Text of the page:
Last week I came across these panels in the Mott Building lobby of the Kaiser Permanente Medical Offices in Roseville, Calif. I liked the design enough to return twice for another look . . .
The panels are about 7′ x 3′, sparingly typeset on both sides in white atop very dark, nearly black, photos. The fabric is light and waves faintly when a door opens.
Each panel tells a Kaiser Permanente employee’s firsthand story of domestic violence. Created maybe a decade ago, the presentation is displayed throughout the Kaiser system each October, Domestic Violence Awareness Month.
I love the restraint. It’s a hot-button topic, ripe for sentiment and outrage, but note what’s not here. We see no screaming headlines, no sensational photos (battered faces, for example), or any other attempts to “grab” attention (bright colors, bold graphics, and so on).
Indeed, absent are all of the usual clichés. Instead are stately proportions, low-key typography, understated layout. “It was so serious,” said Kaiser designer Jason Pillon, who directed the work. “We were deeply affected by the candor and courage of those whose stories we were presenting, some of whom are not alive today.
“It was depressing,” he said, “but it couldn’t be bleak. We wanted to convey hope.”
To do this, the designers leaned heavily on memorial-style design, which conveys with heartbreaking dignity the strength that’s born of loss. In style and substance, the panels share elements with the Vietnam Veterans Memorial,
and the National September 11 Memorial,
mighty touchstones that bear the weight of a nation’s collective grief.
Below are two of the visual techniques at work:
(Above) The design begins with a dark field, which by itself has weight, and most of it is left dark — there is considerably more unprinted than printed area. This “white,” or empty, space allows the eye to settle on the words without pressure or urgency. The result is the sense of certainty and calm — more impressive than shouting or thrashing for attention.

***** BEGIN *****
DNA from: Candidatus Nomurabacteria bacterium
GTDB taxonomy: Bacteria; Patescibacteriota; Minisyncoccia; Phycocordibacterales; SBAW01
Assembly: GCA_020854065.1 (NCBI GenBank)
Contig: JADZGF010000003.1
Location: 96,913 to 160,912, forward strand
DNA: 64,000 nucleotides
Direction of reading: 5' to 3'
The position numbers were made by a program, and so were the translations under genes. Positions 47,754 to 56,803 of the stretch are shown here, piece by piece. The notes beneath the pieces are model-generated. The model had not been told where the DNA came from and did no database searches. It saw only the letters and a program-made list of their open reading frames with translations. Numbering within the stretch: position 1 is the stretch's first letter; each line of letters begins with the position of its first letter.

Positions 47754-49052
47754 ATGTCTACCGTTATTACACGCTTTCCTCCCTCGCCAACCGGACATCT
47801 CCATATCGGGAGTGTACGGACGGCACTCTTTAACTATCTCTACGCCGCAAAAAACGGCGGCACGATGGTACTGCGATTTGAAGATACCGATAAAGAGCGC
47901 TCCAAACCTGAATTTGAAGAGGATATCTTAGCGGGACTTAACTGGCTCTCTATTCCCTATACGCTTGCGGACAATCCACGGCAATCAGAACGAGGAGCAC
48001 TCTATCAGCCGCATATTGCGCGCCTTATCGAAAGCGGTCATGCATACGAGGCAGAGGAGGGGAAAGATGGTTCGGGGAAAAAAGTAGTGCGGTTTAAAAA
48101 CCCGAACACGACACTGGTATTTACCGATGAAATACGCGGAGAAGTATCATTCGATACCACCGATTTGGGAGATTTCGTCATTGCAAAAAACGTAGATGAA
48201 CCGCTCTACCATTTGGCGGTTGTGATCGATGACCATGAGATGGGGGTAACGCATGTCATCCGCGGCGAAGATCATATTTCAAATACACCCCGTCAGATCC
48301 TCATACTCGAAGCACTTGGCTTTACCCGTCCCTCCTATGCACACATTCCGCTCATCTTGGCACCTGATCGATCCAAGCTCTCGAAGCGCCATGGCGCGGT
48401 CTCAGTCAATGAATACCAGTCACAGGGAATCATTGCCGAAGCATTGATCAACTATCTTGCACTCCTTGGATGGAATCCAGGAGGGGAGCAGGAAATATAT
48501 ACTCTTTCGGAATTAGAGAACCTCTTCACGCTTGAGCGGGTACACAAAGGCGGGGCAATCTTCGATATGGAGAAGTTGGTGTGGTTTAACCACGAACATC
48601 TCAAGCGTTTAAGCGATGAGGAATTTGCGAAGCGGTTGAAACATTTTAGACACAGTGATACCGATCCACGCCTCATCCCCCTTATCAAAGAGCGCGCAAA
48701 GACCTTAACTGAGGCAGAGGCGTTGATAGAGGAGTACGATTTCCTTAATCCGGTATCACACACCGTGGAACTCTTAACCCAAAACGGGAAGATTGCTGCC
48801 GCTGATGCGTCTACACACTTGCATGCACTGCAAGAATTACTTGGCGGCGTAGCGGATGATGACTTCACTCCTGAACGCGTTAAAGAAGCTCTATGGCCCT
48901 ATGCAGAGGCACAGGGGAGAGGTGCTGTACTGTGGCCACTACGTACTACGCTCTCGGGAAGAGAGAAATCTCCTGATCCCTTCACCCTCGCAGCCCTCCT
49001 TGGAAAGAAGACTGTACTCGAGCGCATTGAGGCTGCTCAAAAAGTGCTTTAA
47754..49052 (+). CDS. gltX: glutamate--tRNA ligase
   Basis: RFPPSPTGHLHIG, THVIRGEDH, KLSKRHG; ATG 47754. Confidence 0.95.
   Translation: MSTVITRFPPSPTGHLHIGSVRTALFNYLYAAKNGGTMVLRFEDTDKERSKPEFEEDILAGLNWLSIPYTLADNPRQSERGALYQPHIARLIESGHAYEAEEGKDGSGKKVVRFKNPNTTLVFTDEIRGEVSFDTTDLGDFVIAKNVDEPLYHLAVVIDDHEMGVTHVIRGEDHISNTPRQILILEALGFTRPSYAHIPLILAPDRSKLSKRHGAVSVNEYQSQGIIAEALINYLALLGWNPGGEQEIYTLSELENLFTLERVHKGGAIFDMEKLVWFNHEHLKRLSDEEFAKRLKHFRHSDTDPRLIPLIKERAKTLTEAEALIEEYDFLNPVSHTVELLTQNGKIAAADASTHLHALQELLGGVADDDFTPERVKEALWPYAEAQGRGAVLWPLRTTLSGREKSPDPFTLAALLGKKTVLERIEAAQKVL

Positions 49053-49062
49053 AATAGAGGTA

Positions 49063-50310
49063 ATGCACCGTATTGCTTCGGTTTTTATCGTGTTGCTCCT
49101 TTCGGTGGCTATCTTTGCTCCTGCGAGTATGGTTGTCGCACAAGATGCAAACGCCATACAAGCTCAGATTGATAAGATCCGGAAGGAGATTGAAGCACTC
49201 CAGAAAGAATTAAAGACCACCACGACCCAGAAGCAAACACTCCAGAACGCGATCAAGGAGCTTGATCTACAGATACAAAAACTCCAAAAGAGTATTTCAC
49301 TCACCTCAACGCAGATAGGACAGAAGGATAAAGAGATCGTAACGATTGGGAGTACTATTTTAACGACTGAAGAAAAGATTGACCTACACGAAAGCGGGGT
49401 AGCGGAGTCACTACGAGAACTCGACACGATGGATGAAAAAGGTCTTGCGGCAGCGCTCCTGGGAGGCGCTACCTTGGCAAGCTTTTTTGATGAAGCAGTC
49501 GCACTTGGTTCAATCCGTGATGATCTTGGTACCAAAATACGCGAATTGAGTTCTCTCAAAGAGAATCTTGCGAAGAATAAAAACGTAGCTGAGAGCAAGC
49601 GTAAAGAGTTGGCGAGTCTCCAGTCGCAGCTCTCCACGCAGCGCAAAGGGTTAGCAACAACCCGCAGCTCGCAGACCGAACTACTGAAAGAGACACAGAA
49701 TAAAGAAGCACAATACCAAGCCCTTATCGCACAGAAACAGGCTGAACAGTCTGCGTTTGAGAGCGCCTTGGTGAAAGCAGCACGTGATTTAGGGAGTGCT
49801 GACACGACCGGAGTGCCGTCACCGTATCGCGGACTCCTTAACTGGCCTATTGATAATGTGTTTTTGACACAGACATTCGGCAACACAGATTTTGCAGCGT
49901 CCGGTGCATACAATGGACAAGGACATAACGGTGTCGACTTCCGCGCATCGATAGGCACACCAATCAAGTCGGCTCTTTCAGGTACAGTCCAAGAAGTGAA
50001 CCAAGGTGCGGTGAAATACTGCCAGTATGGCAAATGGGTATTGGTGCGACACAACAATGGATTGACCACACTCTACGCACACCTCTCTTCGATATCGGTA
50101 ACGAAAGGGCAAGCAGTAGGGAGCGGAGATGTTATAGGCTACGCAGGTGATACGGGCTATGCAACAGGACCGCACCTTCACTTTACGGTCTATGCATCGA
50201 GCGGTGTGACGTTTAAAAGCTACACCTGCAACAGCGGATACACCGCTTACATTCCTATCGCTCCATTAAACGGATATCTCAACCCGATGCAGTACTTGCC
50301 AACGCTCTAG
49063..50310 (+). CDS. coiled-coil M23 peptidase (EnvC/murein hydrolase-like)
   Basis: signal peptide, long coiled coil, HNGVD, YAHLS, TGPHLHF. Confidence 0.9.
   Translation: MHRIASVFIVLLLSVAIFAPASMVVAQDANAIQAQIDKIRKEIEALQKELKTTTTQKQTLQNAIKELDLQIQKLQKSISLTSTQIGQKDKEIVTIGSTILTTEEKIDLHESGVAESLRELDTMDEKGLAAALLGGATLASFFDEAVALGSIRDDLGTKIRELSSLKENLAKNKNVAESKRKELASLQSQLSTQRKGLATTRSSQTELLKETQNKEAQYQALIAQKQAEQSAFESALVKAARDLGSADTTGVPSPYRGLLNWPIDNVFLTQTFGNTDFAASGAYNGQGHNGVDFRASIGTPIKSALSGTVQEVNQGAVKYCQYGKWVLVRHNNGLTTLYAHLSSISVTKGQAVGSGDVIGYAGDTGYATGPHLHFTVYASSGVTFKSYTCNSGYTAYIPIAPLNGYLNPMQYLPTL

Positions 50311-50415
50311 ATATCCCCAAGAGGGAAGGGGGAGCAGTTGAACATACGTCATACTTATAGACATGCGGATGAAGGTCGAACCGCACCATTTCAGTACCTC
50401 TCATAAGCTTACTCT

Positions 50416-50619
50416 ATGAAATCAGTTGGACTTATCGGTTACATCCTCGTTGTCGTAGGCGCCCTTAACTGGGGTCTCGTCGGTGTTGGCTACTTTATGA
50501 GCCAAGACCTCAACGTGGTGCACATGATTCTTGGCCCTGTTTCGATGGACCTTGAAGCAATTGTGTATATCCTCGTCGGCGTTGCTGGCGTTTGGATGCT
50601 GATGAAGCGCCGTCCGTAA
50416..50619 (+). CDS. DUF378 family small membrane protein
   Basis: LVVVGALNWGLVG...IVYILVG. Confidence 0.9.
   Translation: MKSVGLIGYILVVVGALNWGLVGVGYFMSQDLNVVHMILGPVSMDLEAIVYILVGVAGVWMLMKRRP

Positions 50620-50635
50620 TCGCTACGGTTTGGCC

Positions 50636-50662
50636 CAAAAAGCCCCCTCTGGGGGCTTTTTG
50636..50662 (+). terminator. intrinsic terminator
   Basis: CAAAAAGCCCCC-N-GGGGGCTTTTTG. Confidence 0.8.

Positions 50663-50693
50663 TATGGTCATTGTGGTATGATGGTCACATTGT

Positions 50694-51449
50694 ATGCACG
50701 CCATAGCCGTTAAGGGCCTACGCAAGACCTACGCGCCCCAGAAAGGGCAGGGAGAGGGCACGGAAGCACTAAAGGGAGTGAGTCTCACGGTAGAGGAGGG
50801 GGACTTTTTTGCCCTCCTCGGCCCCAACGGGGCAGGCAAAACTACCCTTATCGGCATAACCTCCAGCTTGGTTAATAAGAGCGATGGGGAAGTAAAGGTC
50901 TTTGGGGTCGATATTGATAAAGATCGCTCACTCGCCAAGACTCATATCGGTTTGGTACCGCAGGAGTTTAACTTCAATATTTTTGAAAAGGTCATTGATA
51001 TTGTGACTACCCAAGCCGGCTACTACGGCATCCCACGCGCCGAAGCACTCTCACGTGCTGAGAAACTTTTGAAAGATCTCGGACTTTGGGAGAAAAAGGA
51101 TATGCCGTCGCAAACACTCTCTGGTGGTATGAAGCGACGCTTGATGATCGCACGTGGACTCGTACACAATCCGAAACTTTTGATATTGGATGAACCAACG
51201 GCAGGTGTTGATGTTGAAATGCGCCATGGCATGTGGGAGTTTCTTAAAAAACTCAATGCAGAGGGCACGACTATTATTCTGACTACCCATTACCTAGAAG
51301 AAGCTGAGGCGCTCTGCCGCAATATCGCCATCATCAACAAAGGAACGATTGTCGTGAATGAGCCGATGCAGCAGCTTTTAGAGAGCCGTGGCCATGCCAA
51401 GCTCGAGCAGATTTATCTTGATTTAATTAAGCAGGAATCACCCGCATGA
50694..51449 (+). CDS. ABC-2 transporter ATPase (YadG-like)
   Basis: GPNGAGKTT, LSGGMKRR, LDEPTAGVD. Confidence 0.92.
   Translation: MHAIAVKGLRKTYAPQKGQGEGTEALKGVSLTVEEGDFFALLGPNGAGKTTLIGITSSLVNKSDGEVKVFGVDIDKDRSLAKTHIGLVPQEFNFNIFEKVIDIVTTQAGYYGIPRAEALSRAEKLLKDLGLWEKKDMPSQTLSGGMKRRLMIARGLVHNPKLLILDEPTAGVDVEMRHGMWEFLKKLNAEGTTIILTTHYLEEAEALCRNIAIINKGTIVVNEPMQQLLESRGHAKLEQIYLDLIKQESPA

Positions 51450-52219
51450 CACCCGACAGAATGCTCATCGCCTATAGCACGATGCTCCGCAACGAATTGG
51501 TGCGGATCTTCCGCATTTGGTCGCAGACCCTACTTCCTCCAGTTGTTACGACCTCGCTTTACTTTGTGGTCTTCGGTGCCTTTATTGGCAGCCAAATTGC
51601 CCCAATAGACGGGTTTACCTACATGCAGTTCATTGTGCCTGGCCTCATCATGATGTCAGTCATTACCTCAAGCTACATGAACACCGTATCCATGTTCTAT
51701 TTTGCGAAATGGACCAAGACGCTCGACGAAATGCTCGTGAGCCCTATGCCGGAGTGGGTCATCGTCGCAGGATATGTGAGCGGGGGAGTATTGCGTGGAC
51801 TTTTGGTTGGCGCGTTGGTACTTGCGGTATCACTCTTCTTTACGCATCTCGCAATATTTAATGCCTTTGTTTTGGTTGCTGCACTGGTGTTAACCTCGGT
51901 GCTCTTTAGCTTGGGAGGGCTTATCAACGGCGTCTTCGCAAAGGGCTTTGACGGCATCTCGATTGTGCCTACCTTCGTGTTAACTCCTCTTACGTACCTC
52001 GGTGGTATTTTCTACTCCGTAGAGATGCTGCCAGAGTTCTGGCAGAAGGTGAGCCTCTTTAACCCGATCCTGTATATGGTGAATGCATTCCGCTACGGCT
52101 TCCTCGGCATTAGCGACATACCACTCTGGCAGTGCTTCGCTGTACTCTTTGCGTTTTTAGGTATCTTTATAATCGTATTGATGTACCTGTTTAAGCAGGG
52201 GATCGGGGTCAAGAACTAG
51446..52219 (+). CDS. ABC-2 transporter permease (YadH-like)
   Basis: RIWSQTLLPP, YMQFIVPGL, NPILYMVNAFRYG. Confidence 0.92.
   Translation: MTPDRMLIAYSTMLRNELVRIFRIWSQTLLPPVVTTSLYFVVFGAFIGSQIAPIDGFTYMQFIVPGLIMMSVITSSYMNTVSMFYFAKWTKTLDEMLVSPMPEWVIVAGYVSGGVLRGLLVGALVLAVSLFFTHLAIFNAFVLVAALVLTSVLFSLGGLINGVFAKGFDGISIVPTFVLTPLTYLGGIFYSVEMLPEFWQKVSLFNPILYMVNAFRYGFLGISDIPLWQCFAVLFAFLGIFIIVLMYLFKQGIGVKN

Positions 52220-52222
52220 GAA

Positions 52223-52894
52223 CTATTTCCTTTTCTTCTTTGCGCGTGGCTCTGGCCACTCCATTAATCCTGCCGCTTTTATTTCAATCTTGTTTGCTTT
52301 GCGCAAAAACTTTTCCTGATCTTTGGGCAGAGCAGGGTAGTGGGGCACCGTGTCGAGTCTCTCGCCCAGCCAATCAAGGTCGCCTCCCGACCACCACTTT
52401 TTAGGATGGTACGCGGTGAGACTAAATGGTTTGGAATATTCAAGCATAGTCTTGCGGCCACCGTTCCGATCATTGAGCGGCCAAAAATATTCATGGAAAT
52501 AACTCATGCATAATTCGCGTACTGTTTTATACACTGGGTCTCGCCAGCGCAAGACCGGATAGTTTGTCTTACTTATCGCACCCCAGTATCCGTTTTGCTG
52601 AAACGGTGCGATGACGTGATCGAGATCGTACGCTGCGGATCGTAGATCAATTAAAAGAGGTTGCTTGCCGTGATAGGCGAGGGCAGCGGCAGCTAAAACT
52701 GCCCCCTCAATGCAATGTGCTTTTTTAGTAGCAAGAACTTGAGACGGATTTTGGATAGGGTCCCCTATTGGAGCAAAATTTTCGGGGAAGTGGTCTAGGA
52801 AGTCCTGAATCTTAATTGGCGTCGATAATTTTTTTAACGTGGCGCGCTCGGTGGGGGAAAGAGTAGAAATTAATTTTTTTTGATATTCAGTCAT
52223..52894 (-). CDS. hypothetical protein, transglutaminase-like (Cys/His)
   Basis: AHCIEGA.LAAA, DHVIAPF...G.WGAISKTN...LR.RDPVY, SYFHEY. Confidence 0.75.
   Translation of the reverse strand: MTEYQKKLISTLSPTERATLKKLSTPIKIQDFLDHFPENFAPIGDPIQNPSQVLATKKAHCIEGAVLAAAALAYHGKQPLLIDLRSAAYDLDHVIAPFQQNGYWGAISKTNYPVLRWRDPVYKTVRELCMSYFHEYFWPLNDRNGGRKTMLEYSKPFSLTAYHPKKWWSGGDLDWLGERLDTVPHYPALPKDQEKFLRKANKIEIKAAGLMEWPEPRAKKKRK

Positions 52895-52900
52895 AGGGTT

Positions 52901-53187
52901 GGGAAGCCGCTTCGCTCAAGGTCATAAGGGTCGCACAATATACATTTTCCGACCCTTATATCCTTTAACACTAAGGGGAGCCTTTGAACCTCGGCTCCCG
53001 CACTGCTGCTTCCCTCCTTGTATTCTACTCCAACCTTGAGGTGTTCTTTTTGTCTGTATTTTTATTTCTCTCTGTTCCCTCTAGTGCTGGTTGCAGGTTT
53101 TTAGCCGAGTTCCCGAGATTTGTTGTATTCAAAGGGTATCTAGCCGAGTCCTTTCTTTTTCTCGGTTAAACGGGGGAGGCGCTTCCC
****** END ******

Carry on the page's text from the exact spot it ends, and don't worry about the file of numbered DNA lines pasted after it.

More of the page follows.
(Below) The panel is divided into three narrow columns. A clear, sans-serif typeface — in this case Gill Sans — is set on wide line spacing (about 175%) and placed into only two columns:
(Above) The thing to note is that the columns are not aligned in a block but staggered irregularly. Why? To create a flow that a block would not. The eye moves with the page, not against; without defined beginning or end, you flow into the story and flow out of it.
(Below) Conversely, a block stops the eye, defines a space:
(Above) A block is a visual object. When a block forms in positive space, you get equal and opposite blocks in the negative spaces, which are easy to see above. (A) White text columns blocked to the left yield heavy (black) blocks above and below and leave the right column obviously empty. We call this inactive, or dead, space, visually unproductive. (B) The three-column block divides the page into thirds, which could have significance but is meaningless here.
In another situation these could be turned into successful layouts — a poster grouping different kinds of information, for example — but here they have nothing to do with the story, which we simply want to flow off of the page and into the viewer’s mind.
(Below) The callout — which in this design is the focal point — is set in Bodoni italic, a classic Modern style, line spacing about 140%, and staggered too. Finally, the Silent Witness logo, set in Gill Sans, is added in the lower right against the margin. Both elements bridge the center and right columns, which activates the previously empty column and yields a design that releases its information gracefully (and silently), undisturbed by artificial visual devices:
From the beginning of the project, client, stakeholders, and designers had a bond of trust that yielded a presentation powerful enough to affect viewers years later. Domestic violence, I learned here, is often hidden or denied out of shame, confusion, fear, and can be difficult to discern from the outside. But someone you care about may already be living in silent agony. October is Domestic Violence Awareness Month. I encourage you to learn more by reading the Kaiser Permanente Silent Witness stories here.